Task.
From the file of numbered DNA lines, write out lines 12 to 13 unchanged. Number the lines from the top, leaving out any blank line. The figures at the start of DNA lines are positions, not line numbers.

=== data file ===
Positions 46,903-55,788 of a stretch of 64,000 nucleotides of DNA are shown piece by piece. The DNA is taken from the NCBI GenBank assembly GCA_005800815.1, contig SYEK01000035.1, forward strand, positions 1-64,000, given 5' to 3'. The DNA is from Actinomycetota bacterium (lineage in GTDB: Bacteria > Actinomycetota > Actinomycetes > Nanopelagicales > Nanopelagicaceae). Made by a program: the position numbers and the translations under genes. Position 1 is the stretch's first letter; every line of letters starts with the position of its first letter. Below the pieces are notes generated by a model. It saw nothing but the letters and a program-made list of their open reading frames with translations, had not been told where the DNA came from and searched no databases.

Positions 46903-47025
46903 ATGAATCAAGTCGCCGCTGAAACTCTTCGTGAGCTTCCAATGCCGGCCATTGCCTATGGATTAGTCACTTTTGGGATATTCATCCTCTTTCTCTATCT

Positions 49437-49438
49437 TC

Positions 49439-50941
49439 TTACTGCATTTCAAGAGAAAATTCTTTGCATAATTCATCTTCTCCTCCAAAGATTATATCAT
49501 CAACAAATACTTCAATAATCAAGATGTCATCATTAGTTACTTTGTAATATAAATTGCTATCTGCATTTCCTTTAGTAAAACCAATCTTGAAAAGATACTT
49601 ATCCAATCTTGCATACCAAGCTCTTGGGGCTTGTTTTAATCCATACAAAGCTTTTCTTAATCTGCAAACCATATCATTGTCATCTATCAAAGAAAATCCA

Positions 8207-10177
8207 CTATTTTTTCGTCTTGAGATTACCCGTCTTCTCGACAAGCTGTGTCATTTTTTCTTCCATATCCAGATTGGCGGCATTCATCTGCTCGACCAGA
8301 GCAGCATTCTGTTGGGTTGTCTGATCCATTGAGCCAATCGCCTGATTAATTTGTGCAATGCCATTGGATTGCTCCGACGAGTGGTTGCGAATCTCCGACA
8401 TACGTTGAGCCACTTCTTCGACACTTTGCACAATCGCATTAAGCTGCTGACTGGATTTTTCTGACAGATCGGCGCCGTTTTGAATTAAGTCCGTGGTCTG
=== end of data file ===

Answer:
8301 GCAGCATTCTGTTGGGTTGTCTGATCCATTGAGCCAATCGCCTGATTAATTTGTGCAATGCCATTGGATTGCTCCGACGAGTGGTTGCGAATCTCCGACA
8401 TACGTTGAGCCACTTCTTCGACACTTTGCACAATCGCATTAAGCTGCTGACTGGATTTTTCTGACAGATCGGCGCCGTTTTGAATTAAGTCCGTGGTCTG